On 4 April the Competition and Markets Authority published its decision to refer the merger of two of the UK's largest mobile network providers, Vodafone Limited and Hutchison 3G UK Limited, for a full "Phase 2" merger inquiry.

This followed the announcement by their respective parent companies Vodafone Group Plc and CK Hutchison Holdings Limited of plans to bring the UK mobile operators together as a joint venture, which would be one of the largest players in the UK mobile market.

The Phase 1 Investigation

In our previous blog post, we outlined the CMA's decision to undertake an initial "Phase 1" examination of the merger given the potential for it to lead to a substantial lessening of competition within the UK telecommunications market. This initial phase of a merger inquiry sees the CMA engage with the merging parties, seek input from industry experts and stakeholders, and evaluate relevant data and evidence to assess the potential impact of the merger on competition and consumer choice. The CMA's examination is concerned with both the immediate and long-term implications of the merger, taking into account market trends, technological advancements, and regulatory developments.

The CMA concluded that Vodafone and Three acted as important alternatives for mobile customers and noted that Three was generally the cheapest of the four UK mobile network operators. The CMA therefore determined that the deal could lead to customers facing higher prices and reduced quality, since there would no longer be rivalry between the two businesses to win new customers and retain existing ones. The CMA was also concerned that consolidation among the "big" operators would reduce the number of them available to host so-called "virtual networks" in which smaller mobile operators pay to use the infrastructure of the largest ones.

On 28 March 2024, the merging parties informed the CMA they would not offer any undertakings to the CMA in lieu of a reference (for example, by agreeing to divest party of the merged business, or agree to certain conditions).

On 4 April 2024, the CMA announced its decision to escalate its scrutiny of the Vodafone-Three merger by referring it for a full Phase 2 inquiry.

The Phase 2 Investigation

Under the Enterprise Act 2002, if the CMA believes that a transaction may be expected to result in a substantial lessening of competition within any market or markets in the United Kingdom for goods or services, then (unless there are specific grounds for not doing so) it must refer the transaction for a Phase 2 investigation.

In Phase 2 the CMA convenes an independent inquiry group to undertake a more detailed (and completely fresh) examination of the merger. The inquiry group will reach its own conclusion on whether the transaction can be expected to lead to a substantial lessening of competition, including by reference to potential benefits to consumers (for example if the merger will speed up the deployment of new technologies). If the group does conclude that there is a substantial lessening of competition that is not outweighed by the benefits of the deal, it can impose remedies that it considers are appropriate to mitigate or prevent that. Those remedies may include prohibiting the merger entirely or imposing conditions to safeguard competition within the market.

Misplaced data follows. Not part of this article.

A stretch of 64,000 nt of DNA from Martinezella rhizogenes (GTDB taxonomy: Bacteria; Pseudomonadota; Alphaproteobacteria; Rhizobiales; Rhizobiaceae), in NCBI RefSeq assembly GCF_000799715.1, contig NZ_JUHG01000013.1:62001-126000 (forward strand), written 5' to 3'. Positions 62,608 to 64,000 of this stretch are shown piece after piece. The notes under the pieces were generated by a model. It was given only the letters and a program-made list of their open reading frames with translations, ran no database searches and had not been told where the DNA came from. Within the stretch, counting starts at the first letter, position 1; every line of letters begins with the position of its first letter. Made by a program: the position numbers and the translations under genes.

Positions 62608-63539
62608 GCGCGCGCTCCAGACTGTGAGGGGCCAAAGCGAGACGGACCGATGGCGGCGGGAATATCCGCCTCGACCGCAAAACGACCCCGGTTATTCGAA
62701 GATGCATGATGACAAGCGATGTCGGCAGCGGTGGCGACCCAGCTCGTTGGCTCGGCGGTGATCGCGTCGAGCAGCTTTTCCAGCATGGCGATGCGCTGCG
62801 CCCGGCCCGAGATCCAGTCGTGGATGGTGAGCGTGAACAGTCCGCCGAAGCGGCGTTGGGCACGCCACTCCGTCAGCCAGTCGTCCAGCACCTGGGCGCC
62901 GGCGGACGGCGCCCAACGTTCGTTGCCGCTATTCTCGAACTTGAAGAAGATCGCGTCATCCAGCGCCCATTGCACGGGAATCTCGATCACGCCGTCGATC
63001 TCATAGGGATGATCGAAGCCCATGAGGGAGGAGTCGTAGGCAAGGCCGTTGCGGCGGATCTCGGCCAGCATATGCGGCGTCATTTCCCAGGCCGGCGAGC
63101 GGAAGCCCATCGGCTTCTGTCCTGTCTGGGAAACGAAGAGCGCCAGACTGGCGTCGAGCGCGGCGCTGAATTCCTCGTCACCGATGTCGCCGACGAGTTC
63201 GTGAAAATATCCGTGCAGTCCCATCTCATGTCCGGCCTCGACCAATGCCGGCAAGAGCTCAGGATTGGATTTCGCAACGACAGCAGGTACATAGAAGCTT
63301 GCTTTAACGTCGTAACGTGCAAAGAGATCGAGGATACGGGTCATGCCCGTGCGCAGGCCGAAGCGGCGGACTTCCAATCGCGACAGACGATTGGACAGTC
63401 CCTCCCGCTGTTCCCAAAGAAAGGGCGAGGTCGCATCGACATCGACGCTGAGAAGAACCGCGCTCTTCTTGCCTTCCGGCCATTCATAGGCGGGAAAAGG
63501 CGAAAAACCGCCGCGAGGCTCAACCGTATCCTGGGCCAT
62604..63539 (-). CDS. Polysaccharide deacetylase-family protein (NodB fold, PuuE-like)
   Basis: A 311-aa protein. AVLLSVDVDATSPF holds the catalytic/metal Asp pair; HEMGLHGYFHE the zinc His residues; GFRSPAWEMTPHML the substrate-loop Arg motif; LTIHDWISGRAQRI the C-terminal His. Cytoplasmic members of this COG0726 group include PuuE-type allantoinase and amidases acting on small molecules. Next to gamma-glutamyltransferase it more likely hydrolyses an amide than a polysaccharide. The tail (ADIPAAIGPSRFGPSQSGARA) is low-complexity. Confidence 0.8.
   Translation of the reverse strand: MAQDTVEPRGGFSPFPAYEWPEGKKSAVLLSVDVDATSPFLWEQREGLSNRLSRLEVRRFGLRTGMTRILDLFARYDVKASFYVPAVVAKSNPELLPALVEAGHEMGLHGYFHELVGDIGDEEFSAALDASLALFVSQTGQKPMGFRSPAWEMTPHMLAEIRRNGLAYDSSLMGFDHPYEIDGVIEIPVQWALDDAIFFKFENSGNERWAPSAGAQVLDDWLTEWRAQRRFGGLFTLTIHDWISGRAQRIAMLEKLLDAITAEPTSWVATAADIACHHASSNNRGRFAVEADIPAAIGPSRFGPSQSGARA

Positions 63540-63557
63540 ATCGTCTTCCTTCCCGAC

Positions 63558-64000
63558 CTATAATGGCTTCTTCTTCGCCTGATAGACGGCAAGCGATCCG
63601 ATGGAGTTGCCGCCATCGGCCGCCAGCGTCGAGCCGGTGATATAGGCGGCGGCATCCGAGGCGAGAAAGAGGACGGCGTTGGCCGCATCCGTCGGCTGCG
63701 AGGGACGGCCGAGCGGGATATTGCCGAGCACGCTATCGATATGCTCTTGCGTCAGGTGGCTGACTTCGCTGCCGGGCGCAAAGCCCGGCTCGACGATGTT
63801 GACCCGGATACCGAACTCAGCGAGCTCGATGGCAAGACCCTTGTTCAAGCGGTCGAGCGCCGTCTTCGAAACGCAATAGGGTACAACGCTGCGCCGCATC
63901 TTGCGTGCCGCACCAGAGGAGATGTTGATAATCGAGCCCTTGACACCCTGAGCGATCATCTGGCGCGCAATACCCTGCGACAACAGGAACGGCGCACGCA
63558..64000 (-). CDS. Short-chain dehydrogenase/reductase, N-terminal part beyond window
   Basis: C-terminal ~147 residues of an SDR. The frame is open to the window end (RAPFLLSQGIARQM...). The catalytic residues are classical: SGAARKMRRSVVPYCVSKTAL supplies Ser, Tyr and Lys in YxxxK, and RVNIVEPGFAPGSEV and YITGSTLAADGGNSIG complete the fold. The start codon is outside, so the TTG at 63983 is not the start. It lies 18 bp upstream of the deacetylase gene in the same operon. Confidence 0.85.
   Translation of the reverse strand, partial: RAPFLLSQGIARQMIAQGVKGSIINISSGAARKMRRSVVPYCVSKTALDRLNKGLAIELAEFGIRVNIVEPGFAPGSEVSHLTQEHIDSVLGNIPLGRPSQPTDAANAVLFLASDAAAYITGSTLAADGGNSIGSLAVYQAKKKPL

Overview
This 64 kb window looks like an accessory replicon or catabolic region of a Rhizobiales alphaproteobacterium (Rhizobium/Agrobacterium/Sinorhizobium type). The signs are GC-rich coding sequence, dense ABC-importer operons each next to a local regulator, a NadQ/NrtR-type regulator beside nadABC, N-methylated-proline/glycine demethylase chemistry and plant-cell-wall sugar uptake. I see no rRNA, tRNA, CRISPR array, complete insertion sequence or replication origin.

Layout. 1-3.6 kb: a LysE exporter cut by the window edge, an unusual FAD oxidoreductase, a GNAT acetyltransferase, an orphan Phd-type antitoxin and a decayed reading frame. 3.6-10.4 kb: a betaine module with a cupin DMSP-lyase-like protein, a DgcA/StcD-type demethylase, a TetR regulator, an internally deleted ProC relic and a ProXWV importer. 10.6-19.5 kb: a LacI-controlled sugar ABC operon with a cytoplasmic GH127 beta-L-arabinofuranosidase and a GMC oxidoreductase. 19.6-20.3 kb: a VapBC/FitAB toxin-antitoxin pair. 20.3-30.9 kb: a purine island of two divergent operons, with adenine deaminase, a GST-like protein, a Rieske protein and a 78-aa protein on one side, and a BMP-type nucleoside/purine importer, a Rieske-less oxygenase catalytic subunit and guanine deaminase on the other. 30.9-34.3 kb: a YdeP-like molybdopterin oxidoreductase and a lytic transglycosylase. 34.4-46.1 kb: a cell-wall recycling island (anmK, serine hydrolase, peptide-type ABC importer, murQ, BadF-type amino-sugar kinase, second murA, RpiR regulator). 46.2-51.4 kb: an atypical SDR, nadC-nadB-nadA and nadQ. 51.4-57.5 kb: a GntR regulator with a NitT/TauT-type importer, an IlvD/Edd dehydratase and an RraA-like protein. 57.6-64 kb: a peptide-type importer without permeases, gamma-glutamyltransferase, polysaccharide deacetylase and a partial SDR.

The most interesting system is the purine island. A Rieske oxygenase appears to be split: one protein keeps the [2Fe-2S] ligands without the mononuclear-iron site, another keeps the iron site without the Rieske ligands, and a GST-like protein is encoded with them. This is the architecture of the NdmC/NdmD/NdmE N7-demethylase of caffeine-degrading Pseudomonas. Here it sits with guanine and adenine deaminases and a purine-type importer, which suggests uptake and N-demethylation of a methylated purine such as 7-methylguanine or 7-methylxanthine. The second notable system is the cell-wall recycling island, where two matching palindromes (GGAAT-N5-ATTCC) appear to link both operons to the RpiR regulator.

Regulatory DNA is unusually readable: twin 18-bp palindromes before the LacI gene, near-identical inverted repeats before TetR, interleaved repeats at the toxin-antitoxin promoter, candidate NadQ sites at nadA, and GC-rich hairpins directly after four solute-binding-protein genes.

During the Phase 2 investigation, the merging parties are prohibited from taking steps to implement the merger without the specific consent of the CMA and may be subject to interim "hold separate" orders by the CMA.

Next Steps

This investigation has a statutory timetable of up to 24 weeks, with the possibility of an 8-week extension if necessary. The CMA's Phase 2 Report is therefore due on 18th September 2024. Following publication of the final report, the parties will have 12 weeks, extendable by 6 weeks, to comply with any orders or agree to any undertakings necessary to address the CMA's Phase 2 findings.


The initiation of a Phase 2 investigation by the CMA underscores the current focus on ensuring healthy competition within the UK telecommunications sector, particularly at a time when the CMA and Ofcom are concerned both with ensuring ongoing investment and future competition and with controlling price rises in the sector.

The UK's merger control regime can sometimes be viewed by merging parties as low-risk given that it is not mandatory and there are no fines for failing to notify a merger (unlike in the EU, for example). But the CMA's increasingly aggressive approach to mergers that threaten to stifle competition and its growing reluctance to accept behavioural (rather than divestment) remedies offered by merging parties, mean that it is important for merging parties to take the CMA's processes, and potential remedies, seriously.

If you have any queries about this merger, how the CMA's powers might affect your own transaction, or competition law more generally, get in touch with Jamie Dunne, Charles Livingstone or your usual Brodies contact.


Jamie Dunne

Senior Associate

Sarah Keir

Trainee Solicitor